7 Things to Consider When Building a Pool

You have been waiting and imagining and are finally ready to build the pool of your dreams! Don’t jump in without fully considering your options and how it will affect you a few years from now. Let’s focus on discussing the top seven factors to consider during your pool planning.

#1 Saltwater Pool vs. Chlorine Pool

When you go to a public pool, you probably smell that familiar chlorine scent that reminds you of summer pool fun. That is the standard added chlorine that is used in most public pool areas and a lot of private pools. It is great at killing bacteria and other things that can live in the water, but it will burn your eyes and can offer a very strong smell if there is too much used. On the other hand, you can add salt to your pool to do the same thing. You might think that a saltwater pool doesn’t have chlorine, but it actually changes to natural chlorine in the salt chlorine generator, which uses electricity to alter the salt. You can see more about how the pool systems work here. While reviewing your options, be advised the price for a saltwater filtration system is higher than a standard chlorine filtration system.

#2 What Kind of Fence Should I Put Around My Pool?

Installing a fence around your pool is a good idea if there are pets and/or children nearby. Even if you are in a rural area, wildlife can potentially get trapped in the pool. Most places a fence around your pool is required by law. When considering your fencing options, you may decide to fence in a small area specifically around the pool, or around your whole yard. This is a decision to make based on factors including whether children and pets will have access to the yard. 

#3 Should I Heat My Pool or Not?

Depending on where you live, and when you want to have your pool open will determine if you should heat your pool. While a heater is an additional expense, it can extend the swimming season. If you live in a climate that is warm year-round, you can manage fine without a heater. If you live in an area where pool use is seasonal, consider the months you want to swim. If installing a heater isn’t the best option for you, there is also the option of using a solar cover.

#4 Vinyl, Fiberglass, Tile or Concrete Pool

When looking at pools, there are four main pool options. You can choose from vinyl, fiberglass, tile, or concrete.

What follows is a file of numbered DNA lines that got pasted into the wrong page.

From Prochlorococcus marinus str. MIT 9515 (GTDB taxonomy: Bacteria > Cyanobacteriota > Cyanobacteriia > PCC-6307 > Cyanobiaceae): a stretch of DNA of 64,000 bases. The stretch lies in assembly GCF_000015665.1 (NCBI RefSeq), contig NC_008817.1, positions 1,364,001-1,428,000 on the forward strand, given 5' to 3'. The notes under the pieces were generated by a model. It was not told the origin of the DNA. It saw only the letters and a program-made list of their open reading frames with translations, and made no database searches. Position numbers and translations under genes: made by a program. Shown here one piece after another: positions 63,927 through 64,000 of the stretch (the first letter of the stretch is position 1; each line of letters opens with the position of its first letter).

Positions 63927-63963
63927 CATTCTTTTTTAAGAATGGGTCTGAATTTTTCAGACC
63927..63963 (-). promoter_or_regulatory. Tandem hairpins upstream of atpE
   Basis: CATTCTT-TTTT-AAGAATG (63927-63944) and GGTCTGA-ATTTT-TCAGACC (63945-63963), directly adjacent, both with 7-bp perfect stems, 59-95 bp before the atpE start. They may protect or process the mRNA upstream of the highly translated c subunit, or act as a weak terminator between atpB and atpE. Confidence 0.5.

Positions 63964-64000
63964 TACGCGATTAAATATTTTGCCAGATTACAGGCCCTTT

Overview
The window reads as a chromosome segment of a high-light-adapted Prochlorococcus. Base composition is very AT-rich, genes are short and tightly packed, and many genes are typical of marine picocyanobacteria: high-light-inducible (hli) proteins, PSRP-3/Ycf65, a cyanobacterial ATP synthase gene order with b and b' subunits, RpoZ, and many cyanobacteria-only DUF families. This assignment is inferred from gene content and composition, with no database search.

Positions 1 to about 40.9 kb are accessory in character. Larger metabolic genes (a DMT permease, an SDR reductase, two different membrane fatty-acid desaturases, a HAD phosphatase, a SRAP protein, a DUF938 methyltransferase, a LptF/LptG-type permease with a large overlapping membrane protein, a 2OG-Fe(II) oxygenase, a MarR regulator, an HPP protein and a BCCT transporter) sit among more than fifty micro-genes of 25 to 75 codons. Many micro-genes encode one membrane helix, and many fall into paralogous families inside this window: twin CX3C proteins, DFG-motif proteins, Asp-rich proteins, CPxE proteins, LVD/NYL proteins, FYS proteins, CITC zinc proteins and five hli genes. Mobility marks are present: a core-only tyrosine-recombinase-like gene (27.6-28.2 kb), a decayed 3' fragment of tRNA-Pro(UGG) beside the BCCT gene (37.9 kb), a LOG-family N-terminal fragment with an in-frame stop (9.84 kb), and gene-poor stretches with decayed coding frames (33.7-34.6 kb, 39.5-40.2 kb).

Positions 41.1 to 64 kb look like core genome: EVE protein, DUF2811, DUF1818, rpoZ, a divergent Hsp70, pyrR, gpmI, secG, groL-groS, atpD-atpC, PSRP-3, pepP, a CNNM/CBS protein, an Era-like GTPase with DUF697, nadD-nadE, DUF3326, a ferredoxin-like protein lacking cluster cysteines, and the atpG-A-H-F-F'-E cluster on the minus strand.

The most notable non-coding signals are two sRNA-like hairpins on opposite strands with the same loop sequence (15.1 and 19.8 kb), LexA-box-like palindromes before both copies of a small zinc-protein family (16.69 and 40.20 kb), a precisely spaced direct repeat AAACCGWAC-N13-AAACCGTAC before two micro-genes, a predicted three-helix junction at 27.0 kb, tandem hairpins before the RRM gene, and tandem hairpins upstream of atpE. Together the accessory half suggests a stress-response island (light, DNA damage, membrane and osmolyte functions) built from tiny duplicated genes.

• Vinyl pools are very common and less expensive than other options. Vinyl is very customizable for any pool shape but will also need to be properly maintained. Eventually, the vinyl can stain, rip, and will need to be replaced after five to ten years as it degrades over time.
  • Fiberglass pools are very common and are strong, durable, and flexible. The main downside of fiberglass pools is that there are not options for everybody. You are limited on the design options and the pool will fade over the years. Another thing to consider when deciding on your pool type is if you are going to have a pool cleaning robot. Not all robots can work on all surfaces. It is important to do your research and plan accordingly.
  • Concrete is another option for your pool. A concrete pool is durable, textured, and scratch and stain resistant. While the concrete pool needs to be repainted occasionally, it is structurally solid unless it gets a crack in it.
  • Tile over concrete is another option for your pool. While it is visually pleasing, it can be slick and hard to repair. 

#5 Pool Water Features & Lighting

 Do you imagine yourself floating in your pool being sprinkled by a cascading waterfall or enjoying a remarkable pool like one of the most breathtaking pools in the world? Or maybe you picture yourself doing a lot of night swimming. Whatever the case, be fully prepared for those additions into your pool. Water features and extra lighting options will add to the overall cost of your pool installation, but you also must consider the upkeep and repairs to those additional items. Decide which items you would like to add prior to breaking ground for your new pool.

#6 Pool Use

How will you be using your pool? Picturing what you want your pool usage to look like will help deciding on design, fencing, features, and more.


  • Fun: Investigate a pool design with different water features and lighting options. Think about having a deep and a shallow end to increase the fun and possibilities.
  • Exercise: Look at designs that include space for swimming laps. You also won’t need any additional water features.
  • Entertaining: Picture what your entertainment looks like. Will you be installing an outdoor kitchen with your pool? Consider fencing the entire area so friends and family don’t have to be separated during a gathering.
  • Family use: How will your family use it? Will there be a lot of night swimming, birthday parties, and jumping in or maybe just quiet days by the pool? Think of features you would like for your family.

#7 Your Pool Budget

It is essential to set your budget for your pool project. While you are weighing pros and cons of all the above items, the cost of each item will need to be considered. Vinyl, concrete, fiberglass, and tile all have different costs associated with them. Additional water features, lighting, and filtration systems also have a variety of pricing choices.


No matter the choices you make along the way, there is a pool out there for you. With proper planning and budgeting, you can have the pool of your dreams.